Tennessee Volunteers Logo

Tags: athletic excellence | championship | USA

The Tennessee Volunteers are the sports teams at the University of Tennessee, part of the NCAA Division I and the SEC. Known as the Vols, they compete in various sports including football, basketball, and baseball. The program is celebrated for its strong traditions, distinctive orange and white colors, and the Bluetick Coonhound mascot, Smokey.

Meaning and History

Tennessee Volunteers Logo history

The Vols have a notable history, especially in football and women’s basketball. Football boasts several national and SEC titles, with historical leadership from Coach Robert Neyland. Women’s basketball flourished under Coach Pat Summitt, securing numerous NCAA championships. Neyland Stadium and the legacy of ‘Rocky Top’ highlight their rich traditions.

The Tennessee Volunteers have left a mark with national achievements in various sports, creating a legacy of athletic excellence. Their passionate fan base and traditions like the ‘Vol Walk’ exemplify the spirit of the program. The Volunteers continue to influence collegiate sports with a history of producing professional athletes and contributing significantly to college athletics.

What is Tennessee Volunteers?
Volunteers is the representative program of the University of Tennessee in USA Student Athletics. The program was started in 1891 and includes sports ranging from American football to basketball to soccer and hockey. The head coach of the VOLS is Josh Heupel, and their hub resides in Nayland Stadium.

1967 – 1983

Tennessee Volunteers Logo 1967

The first logo is a simple, solid letter ‘T’ in a bold, serif font. The color is a shade of orange that is likely indicative of the university’s colors.

1983 – 1997

Tennessee Volunteers Logo 1983

The central figure of the 1983 logo is a man, depicted in profile, holding a 19th-century gun. This character is likely representing a volunteer, harkening back to the state’s nickname, ‘The Volunteer State.’ The man is wearing what appears to be a coonskin cap, which is associated with frontiersmen of the 18th and 19th centuries, an era when Tennessee earned its nickname.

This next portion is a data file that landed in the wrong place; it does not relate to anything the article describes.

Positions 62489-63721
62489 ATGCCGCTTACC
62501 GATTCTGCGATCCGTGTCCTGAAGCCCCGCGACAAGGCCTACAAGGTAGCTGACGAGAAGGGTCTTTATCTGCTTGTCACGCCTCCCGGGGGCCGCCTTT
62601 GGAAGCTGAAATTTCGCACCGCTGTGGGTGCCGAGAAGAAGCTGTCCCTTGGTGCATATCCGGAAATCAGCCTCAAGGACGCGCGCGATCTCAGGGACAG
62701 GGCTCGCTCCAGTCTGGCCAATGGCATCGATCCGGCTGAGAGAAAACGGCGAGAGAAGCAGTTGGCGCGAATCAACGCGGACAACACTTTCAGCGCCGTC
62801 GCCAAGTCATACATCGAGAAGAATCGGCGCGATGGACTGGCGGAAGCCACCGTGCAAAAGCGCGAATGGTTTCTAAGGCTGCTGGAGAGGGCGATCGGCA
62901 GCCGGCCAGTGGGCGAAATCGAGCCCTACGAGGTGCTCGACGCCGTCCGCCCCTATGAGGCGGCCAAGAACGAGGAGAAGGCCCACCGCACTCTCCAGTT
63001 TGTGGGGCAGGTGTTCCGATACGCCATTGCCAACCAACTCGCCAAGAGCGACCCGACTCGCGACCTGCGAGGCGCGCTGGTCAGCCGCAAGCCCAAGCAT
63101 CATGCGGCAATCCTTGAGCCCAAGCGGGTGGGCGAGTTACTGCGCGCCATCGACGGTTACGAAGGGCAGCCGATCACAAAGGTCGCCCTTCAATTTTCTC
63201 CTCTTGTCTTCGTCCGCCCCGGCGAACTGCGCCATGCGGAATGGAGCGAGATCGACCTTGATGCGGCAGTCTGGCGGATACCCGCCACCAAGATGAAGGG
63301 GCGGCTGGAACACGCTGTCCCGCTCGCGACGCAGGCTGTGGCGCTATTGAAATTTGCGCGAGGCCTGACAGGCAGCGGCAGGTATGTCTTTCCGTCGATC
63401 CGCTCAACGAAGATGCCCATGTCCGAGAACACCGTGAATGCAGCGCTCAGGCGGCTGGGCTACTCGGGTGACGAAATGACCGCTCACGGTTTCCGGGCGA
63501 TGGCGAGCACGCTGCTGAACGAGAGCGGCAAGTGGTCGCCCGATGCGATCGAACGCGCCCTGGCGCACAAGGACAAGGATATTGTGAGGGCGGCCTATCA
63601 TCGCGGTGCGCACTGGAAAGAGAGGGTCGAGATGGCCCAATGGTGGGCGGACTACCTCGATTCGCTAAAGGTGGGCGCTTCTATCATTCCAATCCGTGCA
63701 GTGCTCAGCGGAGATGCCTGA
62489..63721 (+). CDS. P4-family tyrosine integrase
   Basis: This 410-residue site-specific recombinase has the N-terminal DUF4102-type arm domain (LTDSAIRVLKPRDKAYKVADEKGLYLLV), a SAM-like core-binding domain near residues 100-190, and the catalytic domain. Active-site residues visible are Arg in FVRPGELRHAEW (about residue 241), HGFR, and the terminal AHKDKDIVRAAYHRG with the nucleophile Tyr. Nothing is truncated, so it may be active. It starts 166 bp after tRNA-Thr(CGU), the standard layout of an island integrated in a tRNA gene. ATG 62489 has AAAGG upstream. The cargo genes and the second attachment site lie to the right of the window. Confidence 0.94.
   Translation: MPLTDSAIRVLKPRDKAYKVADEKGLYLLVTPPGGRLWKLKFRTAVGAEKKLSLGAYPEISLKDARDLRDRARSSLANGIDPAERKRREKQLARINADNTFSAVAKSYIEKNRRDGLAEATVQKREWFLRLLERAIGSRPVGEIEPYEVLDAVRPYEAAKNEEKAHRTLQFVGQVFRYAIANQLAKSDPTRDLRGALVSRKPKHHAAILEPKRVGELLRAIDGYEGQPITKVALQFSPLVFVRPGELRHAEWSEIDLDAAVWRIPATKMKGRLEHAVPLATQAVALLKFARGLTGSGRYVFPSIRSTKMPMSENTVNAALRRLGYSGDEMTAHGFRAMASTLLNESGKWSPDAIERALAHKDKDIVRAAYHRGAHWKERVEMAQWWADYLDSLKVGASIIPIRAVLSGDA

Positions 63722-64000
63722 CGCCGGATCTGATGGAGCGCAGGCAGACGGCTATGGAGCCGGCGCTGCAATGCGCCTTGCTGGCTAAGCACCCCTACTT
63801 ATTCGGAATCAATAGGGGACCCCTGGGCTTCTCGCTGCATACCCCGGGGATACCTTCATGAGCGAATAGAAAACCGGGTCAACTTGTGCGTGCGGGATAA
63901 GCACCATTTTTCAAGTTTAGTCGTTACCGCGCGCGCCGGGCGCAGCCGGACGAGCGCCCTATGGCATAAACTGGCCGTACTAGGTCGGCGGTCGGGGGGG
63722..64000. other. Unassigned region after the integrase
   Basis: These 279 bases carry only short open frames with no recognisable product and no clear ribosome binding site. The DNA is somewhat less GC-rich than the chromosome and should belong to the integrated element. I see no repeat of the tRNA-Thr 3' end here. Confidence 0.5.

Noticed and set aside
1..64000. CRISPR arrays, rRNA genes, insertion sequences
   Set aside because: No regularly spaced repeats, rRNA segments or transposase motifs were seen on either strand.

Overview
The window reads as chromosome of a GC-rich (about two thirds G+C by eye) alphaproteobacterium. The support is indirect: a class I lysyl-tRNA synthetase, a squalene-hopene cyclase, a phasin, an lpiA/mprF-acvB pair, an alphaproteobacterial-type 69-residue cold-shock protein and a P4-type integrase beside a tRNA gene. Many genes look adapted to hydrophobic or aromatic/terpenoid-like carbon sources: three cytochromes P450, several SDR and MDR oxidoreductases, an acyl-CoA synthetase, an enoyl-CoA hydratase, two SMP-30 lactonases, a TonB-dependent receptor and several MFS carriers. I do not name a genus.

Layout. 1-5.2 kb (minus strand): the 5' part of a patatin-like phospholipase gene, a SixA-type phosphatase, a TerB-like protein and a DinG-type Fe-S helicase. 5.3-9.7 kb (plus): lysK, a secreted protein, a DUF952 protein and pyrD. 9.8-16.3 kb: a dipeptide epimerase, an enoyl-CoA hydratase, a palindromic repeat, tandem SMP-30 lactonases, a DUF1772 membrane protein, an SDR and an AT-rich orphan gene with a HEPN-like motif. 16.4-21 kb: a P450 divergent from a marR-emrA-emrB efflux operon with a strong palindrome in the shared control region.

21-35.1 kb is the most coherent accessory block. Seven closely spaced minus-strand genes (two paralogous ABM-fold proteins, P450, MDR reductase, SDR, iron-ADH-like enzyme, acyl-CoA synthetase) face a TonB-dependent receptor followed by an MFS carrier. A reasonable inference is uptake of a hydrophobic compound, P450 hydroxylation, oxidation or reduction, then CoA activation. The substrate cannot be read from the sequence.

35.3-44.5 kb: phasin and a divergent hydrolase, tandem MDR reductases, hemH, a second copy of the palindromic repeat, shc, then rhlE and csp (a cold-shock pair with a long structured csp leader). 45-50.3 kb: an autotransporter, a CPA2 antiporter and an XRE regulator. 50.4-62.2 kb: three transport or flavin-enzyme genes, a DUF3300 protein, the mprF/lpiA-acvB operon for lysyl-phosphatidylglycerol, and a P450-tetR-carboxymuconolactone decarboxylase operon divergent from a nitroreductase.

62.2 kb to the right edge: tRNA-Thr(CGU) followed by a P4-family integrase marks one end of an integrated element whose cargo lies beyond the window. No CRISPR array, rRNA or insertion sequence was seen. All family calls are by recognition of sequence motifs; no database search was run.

The details in the image are stylized and the man’s hair and the fringes of his clothing are depicted with dynamic lines, suggesting movement. Beneath the figure, the word ‘VOLS’ is written in large, bold letters, with a star substituting for the letter ‘O’, adding a patriotic or possibly a collegiate athletic star quality to the logo. The letters are stylized with motion lines underneath them, giving the impression that the boat is moving swiftly through the water.

1997 – 2015

Tennessee Volunteers Logo 1997

The logo returns to a simpler design, much like the 1967 version. It is the same serif ‘T’, but the font has minor modifications regarding the height and width of the symbol.

2015 – today

Tennessee Volunteers Logo

The most recent logo is again a simple ‘T’, similar to the previous iteration but now with a registered trademark symbol to the lower right of the ‘T’.


Tennessee Volunteers Symbol

The color scheme throughout the evolution of the Tennessee Volunteers’ logos is anchored by the distinctive ‘Tennessee Orange,’ a bright and bold hue that is instantly recognizable and is a critical aspect of the university’s branding. This particular shade of orange is used consistently across all iterations, ensuring a strong visual identity, both striking and emblematic of the Volunteers’ spirit.

Variations in tone are observed in the 1983 logo due to the use of gradients and shading, adding depth and a modern flair to the design at the time. The consistent use of this vibrant orange, often paired with white for contrast, underscores the tradition and energy of the Tennessee Volunteers and ensures brand recognition.


Tennessee Volunteers Emblem

In terms of typography, the Tennessee Volunteers’ logos have consistently featured a bold, serif ‘T’ as the centerpiece. The 1967 logo showcases a sans-serif, blocky typeface with pronounced serifs, embodying the straightforward and authoritative styles of mid-20th-century design.

This style becomes more dynamic in 1983 with the addition of a graphic element and a stylized, motion-inspired typeface for ‘VOLS.’ The ‘T’ returns to focus on the 1997 and 2015 logos, where it is refined and streamlined for modern sensibilities, retaining the serif feature but with a more balanced and digital-friendly design.